Rules of Travel (Capitol)

Rosanne Cash 

Rules of Travel (Capitol)

Can a record be too consistent? If the record is Rosanne Cash's Rules of Travel, her first fully realized album in a decade, the answer is yes. Producer John Leventhal, Cash's husband and the Shawn Colvin confederate who guided that singer to a commercial, Grammy-courting sound, sands away what grit remained after Cash's glossy-but-bossy 1993 effort The Wheel. Leventhal, who handles most of the instrumental duties, has furnished Cash with a de facto Colvin album, a tasteful, manicured, intermittently catchy set of backing tracks suitable for faintly romantic lyrical ruminations and play over the loudspeakers of subdued retail outlets like Barnes & Noble. Travel makes Bonnie Raitt's recent albums sound like Muddy Waters.

The Cash on Travel's odd cover, an Annie Leibovitz portrait airbrushed into anime and set against a scene of stormy seas claiming a ship, looks like she's waiting for Fabio. The Cash of Travel's songs sounds like she's waiting, too -- bored, distracted. Her voice, recovered after a silencing bout with polyps, remains lovely, but Cash doesn't inhabit these songs, even the handful she wrote alone. (Nor does she convey much relief at reclaiming her voice.) Leventhal's deep-green production might be Astroturf, but Cash never tries to find the dirt under it, never even kicks off her shoes.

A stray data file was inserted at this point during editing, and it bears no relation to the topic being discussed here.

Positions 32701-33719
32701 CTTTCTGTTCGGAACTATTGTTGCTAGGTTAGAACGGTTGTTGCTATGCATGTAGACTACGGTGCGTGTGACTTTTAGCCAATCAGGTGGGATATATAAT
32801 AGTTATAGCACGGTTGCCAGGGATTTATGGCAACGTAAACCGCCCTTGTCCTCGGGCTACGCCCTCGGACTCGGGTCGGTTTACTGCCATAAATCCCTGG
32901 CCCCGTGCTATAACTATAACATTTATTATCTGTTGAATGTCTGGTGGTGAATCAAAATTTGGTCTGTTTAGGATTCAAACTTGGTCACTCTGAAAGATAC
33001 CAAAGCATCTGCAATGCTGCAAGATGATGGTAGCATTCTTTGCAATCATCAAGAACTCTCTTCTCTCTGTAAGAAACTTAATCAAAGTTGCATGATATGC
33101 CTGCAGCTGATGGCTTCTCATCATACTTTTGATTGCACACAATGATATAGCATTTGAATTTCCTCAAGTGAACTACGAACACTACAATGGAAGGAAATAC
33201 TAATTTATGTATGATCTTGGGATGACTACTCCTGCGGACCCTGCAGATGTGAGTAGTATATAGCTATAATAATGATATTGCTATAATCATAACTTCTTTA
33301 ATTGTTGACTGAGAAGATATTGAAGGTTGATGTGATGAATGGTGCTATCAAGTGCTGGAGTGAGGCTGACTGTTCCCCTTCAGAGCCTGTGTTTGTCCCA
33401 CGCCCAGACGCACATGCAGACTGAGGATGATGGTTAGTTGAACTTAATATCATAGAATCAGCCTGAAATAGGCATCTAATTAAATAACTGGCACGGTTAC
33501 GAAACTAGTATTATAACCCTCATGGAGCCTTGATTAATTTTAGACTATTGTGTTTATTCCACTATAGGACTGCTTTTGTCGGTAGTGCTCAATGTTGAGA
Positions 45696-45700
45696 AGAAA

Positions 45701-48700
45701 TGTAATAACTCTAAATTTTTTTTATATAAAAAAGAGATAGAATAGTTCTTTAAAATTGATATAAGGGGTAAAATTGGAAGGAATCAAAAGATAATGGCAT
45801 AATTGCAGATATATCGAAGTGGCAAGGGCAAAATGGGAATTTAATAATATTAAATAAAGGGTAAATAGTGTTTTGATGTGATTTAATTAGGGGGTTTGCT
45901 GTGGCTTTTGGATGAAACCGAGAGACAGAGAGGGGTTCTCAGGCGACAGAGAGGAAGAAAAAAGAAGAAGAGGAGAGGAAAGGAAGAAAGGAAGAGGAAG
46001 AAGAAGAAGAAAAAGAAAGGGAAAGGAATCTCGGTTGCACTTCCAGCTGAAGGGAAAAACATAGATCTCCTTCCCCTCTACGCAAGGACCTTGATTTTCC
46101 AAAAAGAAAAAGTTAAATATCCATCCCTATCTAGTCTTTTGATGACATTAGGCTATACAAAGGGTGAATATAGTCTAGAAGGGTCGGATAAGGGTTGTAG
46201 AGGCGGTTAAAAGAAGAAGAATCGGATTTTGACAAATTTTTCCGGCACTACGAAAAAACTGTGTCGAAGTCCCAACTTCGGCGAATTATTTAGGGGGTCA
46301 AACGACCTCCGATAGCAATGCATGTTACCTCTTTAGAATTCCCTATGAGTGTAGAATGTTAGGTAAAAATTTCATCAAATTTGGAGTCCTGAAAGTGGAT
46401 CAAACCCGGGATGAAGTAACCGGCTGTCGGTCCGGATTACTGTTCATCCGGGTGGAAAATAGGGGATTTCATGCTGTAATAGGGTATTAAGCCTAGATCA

A few passages disturb Travel's calm surface. On the discontented waltz "44 Stories," Cash's quiet seethes rather than snores. And Johnny Cash's guest vocal (I cannot move a mountain now/I can no longer run/I cannot be who I was then/In a way, I never was) on "September When It Comes" resonates with melancholy and defeat, rendering his daughter's placid delivery a too-ironic counterpoint. (Because no prestige project is complete without featured guests, the Man in Black is merely one marquee name among several; Steve Earle adds his enervated growl to one song, and Sheryl Crow adds anonymous-sounding harmonies to the groggy opening track, "Beautiful Pain.")

None of the disc's eleven songs is tough enough to open an album and demand that you keep it playing, and none sounds certain enough even to mark an album's midpoint, let alone end one. Instead, Travel is an album of penultimate songs, dwelling in the twilight into which stronger records gaze after the halfway mark and from which emerge closing songs that tie up what's come before and hint at what might be next.

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